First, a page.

Nogais

Nogais
Ногайцы 01.jpg
Nogai man in national costume, 19th century
Total population
c. 120,000
Regions with significant populations
 Russia103,660[1]
   Dagestan38,168[2]
   Stavropol Krai20,680[2]
   Karachay-Cherkessia14,873[2]
   Astrakhan Oblast4,570[2]
   Chechnya3,572[2]
   Khanty-Mansi Autonomous Okrug2,502[2]
   Yamalo-Nenets Autonomous Okrug1,708[2]
 Romania10,700[3]
 Bulgaria500[3]
 Kazakhstan400
 Ukraine385[4]
 Uzbekistan200[3]
Languages
Nogai, Russian
Religion
Sunni Islam
Related ethnic groups

Crimean Tatars, Kazakhs


The Nogais are a Turkic[5] ethnic group who live in the Russian North Caucasus region. Most are found in northern Dagestan and Stavropol Krai, as well as in Karachay-Cherkessia and Astrakhan Oblast; some also live in Chechnya. They speak the Nogai language and are descendants of various Mongolic and Turkic tribes who formed the Nogai Horde. There are two main groups of Nogais:

Geographic distribution

In the 1990s, 65,000 were still living in the Northern Caucasus, divided into Aq (White) Nogai and Qara (Black) Nogai tribal confederations. Nogais live in the territories of Dagestan, Chechnya, Stavropol district and Astrakhan Oblast. From 1928 there was a Nogaysky District, Republic of Dagestan and from 2007 a Nogaysky District, Karachay-Cherkess Republic.

A few thousand Nogais live in Dobruja (today in Romania), in the town of Mihail Kogălniceanu (Karamurat) and villages of Lumina (Kocali), Valea Dacilor (Hendekkarakuyusu), Cobadin (Kubadin).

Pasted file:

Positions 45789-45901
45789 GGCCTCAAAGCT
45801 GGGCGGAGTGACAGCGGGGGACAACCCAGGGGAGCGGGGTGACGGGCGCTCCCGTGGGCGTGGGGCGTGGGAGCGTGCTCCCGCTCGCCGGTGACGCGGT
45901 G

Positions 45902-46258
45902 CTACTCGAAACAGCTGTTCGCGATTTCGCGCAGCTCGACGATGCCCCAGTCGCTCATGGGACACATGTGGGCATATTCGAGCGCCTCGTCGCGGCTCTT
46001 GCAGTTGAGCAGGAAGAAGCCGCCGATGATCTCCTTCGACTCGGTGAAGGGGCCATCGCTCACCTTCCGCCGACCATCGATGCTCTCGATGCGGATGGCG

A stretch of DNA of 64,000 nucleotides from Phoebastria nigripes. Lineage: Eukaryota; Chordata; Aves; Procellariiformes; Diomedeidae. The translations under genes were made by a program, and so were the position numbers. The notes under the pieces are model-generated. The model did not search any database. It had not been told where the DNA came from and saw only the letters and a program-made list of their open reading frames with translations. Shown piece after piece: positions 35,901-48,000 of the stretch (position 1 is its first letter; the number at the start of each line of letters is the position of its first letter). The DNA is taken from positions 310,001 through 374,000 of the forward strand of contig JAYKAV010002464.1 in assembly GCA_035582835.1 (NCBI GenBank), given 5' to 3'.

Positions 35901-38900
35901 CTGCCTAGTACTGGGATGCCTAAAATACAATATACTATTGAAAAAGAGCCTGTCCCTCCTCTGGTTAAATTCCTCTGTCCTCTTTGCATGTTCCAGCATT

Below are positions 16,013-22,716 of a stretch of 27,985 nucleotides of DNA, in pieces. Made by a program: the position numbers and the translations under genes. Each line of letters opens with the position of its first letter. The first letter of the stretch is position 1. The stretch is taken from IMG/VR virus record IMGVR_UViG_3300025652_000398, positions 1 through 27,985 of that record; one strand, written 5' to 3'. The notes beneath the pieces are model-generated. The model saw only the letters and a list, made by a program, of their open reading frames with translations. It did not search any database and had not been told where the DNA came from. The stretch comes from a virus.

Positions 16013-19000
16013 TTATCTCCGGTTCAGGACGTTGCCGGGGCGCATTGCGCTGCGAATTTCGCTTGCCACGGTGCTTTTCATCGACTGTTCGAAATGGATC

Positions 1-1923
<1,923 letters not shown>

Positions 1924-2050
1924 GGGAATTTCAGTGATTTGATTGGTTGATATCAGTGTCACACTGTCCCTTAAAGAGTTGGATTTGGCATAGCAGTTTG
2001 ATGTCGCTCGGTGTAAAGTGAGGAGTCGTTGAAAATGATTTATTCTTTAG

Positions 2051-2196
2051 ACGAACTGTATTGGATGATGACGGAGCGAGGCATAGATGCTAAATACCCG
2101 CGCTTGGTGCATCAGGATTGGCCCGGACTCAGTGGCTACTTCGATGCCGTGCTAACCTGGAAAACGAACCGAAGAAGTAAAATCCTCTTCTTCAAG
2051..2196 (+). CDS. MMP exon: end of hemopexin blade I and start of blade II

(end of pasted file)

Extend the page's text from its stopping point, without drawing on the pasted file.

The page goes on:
An estimated 90,000 Nogais live in Turkey today, mainly settled in Ceyhan/Adana, Ankara and Eskisehir provinces. The Nogai language is still spoken in some of the villages of Central Anatolia - mainly around the Salt Lake, Eskişehir and Ceyhan. To this day, Nogais in Turkey have maintained their cuisine: Üken börek, kasık börek, tabak börek, şır börek, köbete and Nogay şay (Nogai tea - a drink prepared by boiling milk and tea together with butter, salt and pepper).

The Junior Juz, or the Lesser Horde of the Kazakhs, occupied the lands of the former Nogai Khanate in Western Kazakhstan. A part of Nogais joined Kazakhs in 17-18th centuries and formed separate clan or tribe called as Kazakh-Nogais. Their estimated number is about 50,000.

Subgroups

From the sixteenth century until their deportation in the mid-nineteenth century the Nogais living along the Black Sea northern coast were divided into the following sub-groups (west to east):

  • Bucak (Budjak) Nogais inhabited the area from Danube to Dniester.
  • Cedsan (Yedisan) Nogais inhabited the land from Dniester to Southern Bug.
  • Camboyluk (Jamboyluk) Nogais inhabited in the lands from Bug to the beginning of Crimean Peninsula.
  • Cedişkul (Jedishkul) Nogais inhabited the north of Crimean peninsula.
  • Kuban Nogais inhabited the north of Sea of Azov around Prymorsk (previously Nogaisk).
Other Languages
Адыгэбзэ: Нэгъуейхэр
العربية: نوجاي
aragonés: Nogais
авар: Нугъаял
azərbaycanca: Noqaylar
تۆرکجه: نوقای‌لار
башҡортса: Нуғайҙар
беларуская: Нагайцы
български: Ногайци
català: Nogais
Чӑвашла: Нухайсем
Deutsch: Nogaier
eesti: Nogaid
español: Nogayos
Esperanto: Nogajoj
français: Nogaïs
Gagauz: Nogaylar
한국어: 노가이인
italiano: Nogai
къарачай-малкъар: Ногъайлыла
ქართული: ნოღაელები
қазақша: Ноғайлар
Кыргызча: Ногойлор
лакку: Нугъай
лезги: Нугъаяр
lietuvių: Nogajai
magyar: Nogajok
македонски: Ногајци
монгол: Ногай ястан
Nederlands: Nogai
日本語: ノガイ族
нохчийн: НогӀий
oʻzbekcha/ўзбекча: Noʻgʻaylar
پنجابی: نوغائی
polski: Nogajowie
português: Nogais
română: Nogai
русский: Ногайцы
Scots: Nogais
slovenščina: Nogajci
ślůnski: Nogaje
српски / srpski: Ногајци
srpskohrvatski / српскохрватски: Nogajci
suomi: Nogait
svenska: Nogajer
татарча/tatarça: Нугайлар
Türkçe: Nogaylar
українська: Ногайці
ئۇيغۇرچە / Uyghurche: ﻧﻮﻏﺎﻱ ﻣﯩﻠﻠﯩﺘﻰ
中文: 諾蓋人